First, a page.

LIA Raises $400K for Mobile App Targeting Enterprise-Scale Customers
After a period of relatively rapid software development, San Diego-based LIA has raised $400,000 in seed financing to extend development of its mobile app and secure, Web-based platform for enterprise-scale customers.
The convertible loan from two San Diego investors, Analytics Ventures and La Costa Investment Group, will be used to fund another round of software development at LIA, said CEO David Warren, who founded the startup last year. Both funds are boutique firms making seed stage investments.
LIA provides its software as a service to help big organizations with global operations unify the work done by different groups in far-flung corners of the world. “What we built is a software platform for tablets that helps sales people in the field sell faster and sell better, and it helps that marketing person control the message in a better way,” Warren said.
The year-old startup was known as Liberated Intelligence and Analytics in December, when it won the most innovative new product award for best mobile app from Connect, the San Diego non-profit group supporting innovation and entrepreneurship. Since then, Warren said he’s decided to dispense with the long business name for the company, and just use the shorter and catchier LIA.
“We used 2012 to validate the business, and answer the question whether more Fortune 500 companies will buy this,” Warren said. The LIA platform enables a corporate customer to securely publish its business intelligence and other relevant internal information in any language to its sales personnel, business development executives, tradeshow employees, and other authorized users. LIA’s technology can be integrated with Microsoft SharePoint, which is traditionally used by companies to manage documents and content stored on internal networks. LIA provides a user name and password to each authorized user, who can download the LIA mobile app from the Apple Store or Android Market.
“We got buy-in from three Fortune 500 companies last year,” Warren said, enabling LIA to book $1.2 million in revenue during its first year.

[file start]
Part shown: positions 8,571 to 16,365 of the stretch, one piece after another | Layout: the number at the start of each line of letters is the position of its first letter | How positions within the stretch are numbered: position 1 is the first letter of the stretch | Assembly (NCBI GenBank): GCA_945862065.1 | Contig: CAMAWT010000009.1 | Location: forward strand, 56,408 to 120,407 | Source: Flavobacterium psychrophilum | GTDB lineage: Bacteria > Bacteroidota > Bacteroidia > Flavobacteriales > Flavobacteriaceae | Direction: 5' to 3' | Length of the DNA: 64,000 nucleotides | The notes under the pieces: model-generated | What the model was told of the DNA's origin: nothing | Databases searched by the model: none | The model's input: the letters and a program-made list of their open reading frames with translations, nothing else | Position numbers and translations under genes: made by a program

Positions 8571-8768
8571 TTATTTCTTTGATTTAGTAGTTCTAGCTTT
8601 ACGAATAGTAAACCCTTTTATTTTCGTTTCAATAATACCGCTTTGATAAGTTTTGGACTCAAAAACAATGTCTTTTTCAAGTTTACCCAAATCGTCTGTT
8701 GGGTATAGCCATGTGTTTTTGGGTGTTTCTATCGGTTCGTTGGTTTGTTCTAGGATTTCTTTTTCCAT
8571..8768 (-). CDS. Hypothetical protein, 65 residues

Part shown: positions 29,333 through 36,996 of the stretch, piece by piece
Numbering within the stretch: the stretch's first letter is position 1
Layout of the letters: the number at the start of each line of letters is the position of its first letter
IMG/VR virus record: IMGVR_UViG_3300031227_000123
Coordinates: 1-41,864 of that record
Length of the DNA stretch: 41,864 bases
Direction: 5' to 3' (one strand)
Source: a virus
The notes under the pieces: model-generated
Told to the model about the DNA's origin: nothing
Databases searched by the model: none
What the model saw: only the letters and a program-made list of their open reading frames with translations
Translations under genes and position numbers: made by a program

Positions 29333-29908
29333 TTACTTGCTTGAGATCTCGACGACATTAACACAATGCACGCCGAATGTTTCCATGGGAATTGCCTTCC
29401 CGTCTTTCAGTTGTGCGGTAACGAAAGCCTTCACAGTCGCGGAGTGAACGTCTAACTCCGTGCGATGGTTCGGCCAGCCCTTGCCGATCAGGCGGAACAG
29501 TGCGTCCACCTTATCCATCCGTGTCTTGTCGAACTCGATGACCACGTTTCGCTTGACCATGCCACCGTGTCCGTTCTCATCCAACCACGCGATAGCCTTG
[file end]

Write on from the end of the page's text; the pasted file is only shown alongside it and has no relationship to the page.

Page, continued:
LIA’s Web-based technology reflects lessons Warren said he absorbed as the head of Gray Suit Marketing, a San Diego agency he founded in 2002 to help major technology companies serve their business customers. In particular, Warren said he often saw a yawning divide between the sales and marketing teams, even though sales and marketing are supposed to be closely coordinated corporate functions.
With LIA, Warren said a company could ensure that its senior executives, sales teams, engineering groups, and others are all relying on the same marketing documents. “We lock down the content” for mobile users, Warren added. “We don’t let them alter it and we don’t let them share it [with others].”
For example, a company attending a major industry conference in Europe or Asia could publish the conference agenda, information on breakout sessions, meeting schedules, and thousands of related documents to the secure LIA website for access in real time by authorized employees. Schedule changes and other website content can be regularly updated. The technology enables a company to also tailor its information, so a business development executive based in Brazil doesn’t get the public affairs information intended for the team from Germany.
“LIA routes the correct content and user interface to that user,” Warren said.
LIA also enables customers to analyze how their workforce is using the data, Warren said. The analytics technology enables big companies to identify the information that is being accessed most often, where users are looking for information, and the extent of their searches. That can be useful for supervisors who want to assess their employees’ performance, Warren said.